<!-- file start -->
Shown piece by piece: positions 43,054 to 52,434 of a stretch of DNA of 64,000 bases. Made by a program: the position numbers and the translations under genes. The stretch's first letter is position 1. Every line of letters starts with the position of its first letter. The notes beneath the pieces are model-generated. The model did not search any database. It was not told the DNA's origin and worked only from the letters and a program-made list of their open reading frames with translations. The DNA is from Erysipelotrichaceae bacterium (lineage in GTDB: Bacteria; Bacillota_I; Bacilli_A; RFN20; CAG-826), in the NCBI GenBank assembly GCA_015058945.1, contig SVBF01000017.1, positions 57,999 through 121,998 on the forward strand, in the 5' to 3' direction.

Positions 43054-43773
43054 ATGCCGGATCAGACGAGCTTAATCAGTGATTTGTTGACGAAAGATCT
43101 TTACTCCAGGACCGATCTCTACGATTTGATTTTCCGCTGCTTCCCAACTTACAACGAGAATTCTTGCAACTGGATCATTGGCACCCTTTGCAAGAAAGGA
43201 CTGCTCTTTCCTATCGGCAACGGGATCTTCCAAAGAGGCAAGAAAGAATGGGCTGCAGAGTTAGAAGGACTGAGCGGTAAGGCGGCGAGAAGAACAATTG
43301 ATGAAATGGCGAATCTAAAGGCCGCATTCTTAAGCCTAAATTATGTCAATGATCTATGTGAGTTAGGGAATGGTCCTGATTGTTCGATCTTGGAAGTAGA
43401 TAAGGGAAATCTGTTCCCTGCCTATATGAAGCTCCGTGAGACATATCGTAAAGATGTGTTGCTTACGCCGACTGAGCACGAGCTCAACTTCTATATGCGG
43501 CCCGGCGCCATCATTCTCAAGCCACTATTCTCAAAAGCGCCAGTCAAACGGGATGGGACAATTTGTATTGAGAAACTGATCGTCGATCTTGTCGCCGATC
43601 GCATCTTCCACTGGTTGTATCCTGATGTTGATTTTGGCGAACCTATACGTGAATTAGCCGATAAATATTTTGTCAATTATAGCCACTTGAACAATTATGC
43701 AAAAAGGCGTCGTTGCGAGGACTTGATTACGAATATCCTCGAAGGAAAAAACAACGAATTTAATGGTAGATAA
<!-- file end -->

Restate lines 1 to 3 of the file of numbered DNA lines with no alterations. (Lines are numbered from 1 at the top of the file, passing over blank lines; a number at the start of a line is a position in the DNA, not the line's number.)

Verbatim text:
Shown piece by piece: positions 43,054 to 52,434 of a stretch of DNA of 64,000 bases. Made by a program: the position numbers and the translations under genes. The stretch's first letter is position 1. Every line of letters starts with the position of its first letter. The notes beneath the pieces are model-generated. The model did not search any database. It was not told the DNA's origin and worked only from the letters and a program-made list of their open reading frames with translations. The DNA is from Erysipelotrichaceae bacterium (lineage in GTDB: Bacteria; Bacillota_I; Bacilli_A; RFN20; CAG-826), in the NCBI GenBank assembly GCA_015058945.1, contig SVBF01000017.1, positions 57,999 through 121,998 on the forward strand, in the 5' to 3' direction.

Positions 43054-43773
43054 ATGCCGGATCAGACGAGCTTAATCAGTGATTTGTTGACGAAAGATCT